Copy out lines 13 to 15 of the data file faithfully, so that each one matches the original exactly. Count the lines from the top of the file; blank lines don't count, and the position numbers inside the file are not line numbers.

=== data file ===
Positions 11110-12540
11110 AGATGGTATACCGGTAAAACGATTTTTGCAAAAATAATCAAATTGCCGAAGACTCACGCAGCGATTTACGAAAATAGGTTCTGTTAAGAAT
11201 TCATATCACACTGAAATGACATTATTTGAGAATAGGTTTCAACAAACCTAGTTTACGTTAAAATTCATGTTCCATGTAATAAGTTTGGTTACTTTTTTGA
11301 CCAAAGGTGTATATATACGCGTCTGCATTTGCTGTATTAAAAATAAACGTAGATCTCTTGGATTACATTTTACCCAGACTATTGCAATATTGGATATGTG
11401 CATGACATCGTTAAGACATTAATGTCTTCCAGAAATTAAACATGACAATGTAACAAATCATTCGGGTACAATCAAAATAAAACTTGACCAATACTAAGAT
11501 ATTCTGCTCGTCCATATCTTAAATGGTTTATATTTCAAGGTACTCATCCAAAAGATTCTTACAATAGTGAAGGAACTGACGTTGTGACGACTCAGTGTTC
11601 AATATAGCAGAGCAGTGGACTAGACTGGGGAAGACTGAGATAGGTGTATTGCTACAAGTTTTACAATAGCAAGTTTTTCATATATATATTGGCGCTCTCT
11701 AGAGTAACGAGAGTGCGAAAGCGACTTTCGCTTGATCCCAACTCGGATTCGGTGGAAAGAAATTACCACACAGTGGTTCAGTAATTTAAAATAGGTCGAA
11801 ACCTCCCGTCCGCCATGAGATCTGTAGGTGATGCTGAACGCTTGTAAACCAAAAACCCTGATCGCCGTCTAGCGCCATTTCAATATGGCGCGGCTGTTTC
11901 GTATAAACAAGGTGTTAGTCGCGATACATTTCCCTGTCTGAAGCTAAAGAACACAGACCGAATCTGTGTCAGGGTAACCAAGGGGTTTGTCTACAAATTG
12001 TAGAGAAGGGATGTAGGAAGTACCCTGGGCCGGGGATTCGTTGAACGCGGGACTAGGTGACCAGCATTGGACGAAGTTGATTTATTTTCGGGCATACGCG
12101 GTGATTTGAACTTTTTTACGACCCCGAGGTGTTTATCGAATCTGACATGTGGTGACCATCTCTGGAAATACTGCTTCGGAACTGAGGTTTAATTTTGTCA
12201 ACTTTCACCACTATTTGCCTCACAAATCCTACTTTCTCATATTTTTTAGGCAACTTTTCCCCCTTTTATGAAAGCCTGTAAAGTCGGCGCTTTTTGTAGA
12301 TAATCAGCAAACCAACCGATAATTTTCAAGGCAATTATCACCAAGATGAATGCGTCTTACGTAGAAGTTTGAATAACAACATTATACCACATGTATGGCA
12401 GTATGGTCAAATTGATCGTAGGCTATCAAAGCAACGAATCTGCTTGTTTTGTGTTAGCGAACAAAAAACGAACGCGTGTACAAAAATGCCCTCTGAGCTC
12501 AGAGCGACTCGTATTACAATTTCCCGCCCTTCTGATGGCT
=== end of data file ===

12201 ACTTTCACCACTATTTGCCTCACAAATCCTACTTTCTCATATTTTTTAGGCAACTTTTCCCCCTTTTATGAAAGCCTGTAAAGTCGGCGCTTTTTGTAGA
12301 TAATCAGCAAACCAACCGATAATTTTCAAGGCAATTATCACCAAGATGAATGCGTCTTACGTAGAAGTTTGAATAACAACATTATACCACATGTATGGCA
12401 GTATGGTCAAATTGATCGTAGGCTATCAAAGCAACGAATCTGCTTGTTTTGTGTTAGCGAACAAAAAACGAACGCGTGTACAAAAATGCCCTCTGAGCTC